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The Honolulu Advertiser
Posted on: Wednesday, February 15, 2006

What's in a name? Political undercurrents

By David Shapiro

Former Mayor Frank Fasi always resented insinuations that he had unsavory connections simply because he was of Italian ancestry.

It seems peculiar that Mayor Mufi Hannemann now wants to name a building after Fasi that was formerly known as the MOB the once-popular acronym for the Municipal Office Building that Fasi built at King and Alapai streets.

Hannemann asked the City Council to name the municipal building and the surrounding Civic Center in honor of the 85-year-old Fasi after the council approved another Hannemann measure allowing public facilities to be named for the living as well as the deceased.

The new mayor has good reason to show appreciation for Fasi, who served 22 years as mayor before stepping down to unsuccessfully run for governor in 1994.

The 17,719 votes Fasi received in the 2004 mayoral primary were enough to keep Duke Bainum from winning the race outright in the primary and gave Hannemann another shot at him in a general election run-off.

Fasi's subsequent endorsement of Hannemann was certainly a factor in his narrow 1,354-vote victory over Bainum in the general.

But what the two seem to have most in common is their enmity for former Mayor Jeremy Harris and their inability to wrap their sizable egos around the lickings Harris gave both of them in the 2000 mayor's race.

Hannemann invited Fasi to last year's lighting of the City Hall Christmas tree, and from the rhetoric, you would have thought the lights of Christmas went dark in the 10 years Harris served between Fasi and Hannemann.

It's only fair, though, that a special law allowing Fasi to be honored while he is still alive was enacted after all the special measures that were pursued to thwart the political ambitions of the maverick Democrat-turned-Republican-turned-Best Party aspirant.

The requirement that local elected officials resign their current positions before running for higher state and county office was passed by mainstream Democrats specifically to stop Fasi from running for governor from the safety of his mid-term mayor's job.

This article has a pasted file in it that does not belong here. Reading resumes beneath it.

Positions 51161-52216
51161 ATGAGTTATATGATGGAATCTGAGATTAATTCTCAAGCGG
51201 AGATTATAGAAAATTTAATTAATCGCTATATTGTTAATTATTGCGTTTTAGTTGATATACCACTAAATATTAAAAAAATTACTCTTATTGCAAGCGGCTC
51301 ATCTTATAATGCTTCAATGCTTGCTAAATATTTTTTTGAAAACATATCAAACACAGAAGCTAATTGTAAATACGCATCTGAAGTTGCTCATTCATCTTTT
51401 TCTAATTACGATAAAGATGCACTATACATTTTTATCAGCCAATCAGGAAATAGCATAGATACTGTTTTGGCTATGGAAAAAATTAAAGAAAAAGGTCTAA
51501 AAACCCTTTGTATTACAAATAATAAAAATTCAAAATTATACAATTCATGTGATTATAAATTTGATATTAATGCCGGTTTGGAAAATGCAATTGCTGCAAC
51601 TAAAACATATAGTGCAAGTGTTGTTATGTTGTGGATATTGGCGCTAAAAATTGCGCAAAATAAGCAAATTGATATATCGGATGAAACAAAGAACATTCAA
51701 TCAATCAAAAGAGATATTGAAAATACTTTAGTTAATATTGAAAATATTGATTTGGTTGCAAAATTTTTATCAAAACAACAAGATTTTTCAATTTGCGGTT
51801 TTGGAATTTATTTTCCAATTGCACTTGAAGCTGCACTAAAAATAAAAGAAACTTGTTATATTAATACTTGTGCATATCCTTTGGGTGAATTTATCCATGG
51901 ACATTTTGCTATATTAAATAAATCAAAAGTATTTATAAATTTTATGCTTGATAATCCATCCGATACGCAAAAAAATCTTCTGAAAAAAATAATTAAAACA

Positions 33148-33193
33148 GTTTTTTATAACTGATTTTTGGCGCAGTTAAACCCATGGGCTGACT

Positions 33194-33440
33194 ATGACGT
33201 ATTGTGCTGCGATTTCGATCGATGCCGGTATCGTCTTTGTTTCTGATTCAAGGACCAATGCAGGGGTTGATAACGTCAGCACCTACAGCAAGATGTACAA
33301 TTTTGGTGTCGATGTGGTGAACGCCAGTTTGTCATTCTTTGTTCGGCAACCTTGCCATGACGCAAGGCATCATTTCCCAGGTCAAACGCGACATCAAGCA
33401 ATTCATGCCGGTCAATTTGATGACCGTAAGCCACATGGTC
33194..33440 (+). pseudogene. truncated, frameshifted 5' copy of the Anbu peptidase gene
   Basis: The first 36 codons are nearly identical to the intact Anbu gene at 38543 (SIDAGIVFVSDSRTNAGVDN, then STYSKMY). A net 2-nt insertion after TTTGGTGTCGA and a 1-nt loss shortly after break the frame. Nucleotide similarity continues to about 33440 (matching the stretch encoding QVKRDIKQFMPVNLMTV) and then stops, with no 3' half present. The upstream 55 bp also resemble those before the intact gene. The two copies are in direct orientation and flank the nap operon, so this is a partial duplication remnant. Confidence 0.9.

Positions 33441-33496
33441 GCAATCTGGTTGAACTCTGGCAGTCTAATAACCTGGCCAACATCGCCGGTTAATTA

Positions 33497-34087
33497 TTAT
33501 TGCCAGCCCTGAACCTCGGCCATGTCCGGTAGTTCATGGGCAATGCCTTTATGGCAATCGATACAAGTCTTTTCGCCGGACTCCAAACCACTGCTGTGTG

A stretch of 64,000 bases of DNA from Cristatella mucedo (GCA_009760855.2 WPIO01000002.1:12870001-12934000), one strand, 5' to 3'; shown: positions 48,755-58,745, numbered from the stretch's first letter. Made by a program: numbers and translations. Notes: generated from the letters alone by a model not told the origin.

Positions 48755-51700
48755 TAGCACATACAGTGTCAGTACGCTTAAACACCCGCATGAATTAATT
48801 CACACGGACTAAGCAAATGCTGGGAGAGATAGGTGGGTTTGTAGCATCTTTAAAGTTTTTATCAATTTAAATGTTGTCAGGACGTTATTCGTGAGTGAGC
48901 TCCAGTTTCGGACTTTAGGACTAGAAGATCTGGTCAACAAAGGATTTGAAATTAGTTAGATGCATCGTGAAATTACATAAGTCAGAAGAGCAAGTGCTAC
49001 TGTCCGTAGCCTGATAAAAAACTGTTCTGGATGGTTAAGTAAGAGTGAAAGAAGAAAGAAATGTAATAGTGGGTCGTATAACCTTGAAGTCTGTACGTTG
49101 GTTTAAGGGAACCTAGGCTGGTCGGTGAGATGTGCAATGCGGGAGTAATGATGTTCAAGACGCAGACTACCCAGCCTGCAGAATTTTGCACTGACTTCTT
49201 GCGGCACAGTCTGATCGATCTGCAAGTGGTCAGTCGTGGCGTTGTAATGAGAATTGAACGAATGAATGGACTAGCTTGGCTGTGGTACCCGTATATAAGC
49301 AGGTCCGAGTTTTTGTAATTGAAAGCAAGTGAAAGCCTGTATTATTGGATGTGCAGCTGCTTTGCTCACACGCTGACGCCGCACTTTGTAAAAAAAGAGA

Fasi was a target of term-limit provisions, as well as numerous proposed City Charter amendments to curb the mayor's powers.

It's interesting that in proposing to name the Civic Center after Fasi, Hannemann expressed admiration for the "park-like setting" Fasi created out of "an asphalt parking lot" that used to occupy the grounds.

He wasn't similarly enamored of efforts by Harris to beautify O'ahu by adding a little greenery.

In fact, Hannemann has often played Paul Bunyan to Harris' Johnny Appleseed by chopping down trees Harris planted on sidewalks and roads in some cases to restore parking spaces the trees displaced.

Harris' greatest legacy will probably be the large-scale recreational facilities he built, such as the Central O'ahu Regional Park and the Waipi'o Peninsula Soccer Complex.

Hannemann has often grumbled that these represented examples of excessive spending by Harris on grandiose monuments that came at the expense of properly maintaining other heavily used city facilities.

Now, in the same legislation that would name the municipal building for Fasi, Hannemann is also proposing to rename the Waipi'o soccer complex not after Harris, who built it, but in honor of the late U.S. Rep. Patsy Mink, a champion of gender equity in sports.

Hannemann wasn't as reverent of Mink when she was alive; he unsuccessfully ran against her for Congress in 1990.

Mink also was at one time a bitter political rival of Fasi's, his opponent in one of the last mayoral elections he won.

Ah, the unmistakable smell of Honolulu municipal politics as you scrape it off of your rubber slippers.

David Shapiro, a veteran Hawai'i journalist, can be reached by e-mail at dave@volcanicash.net.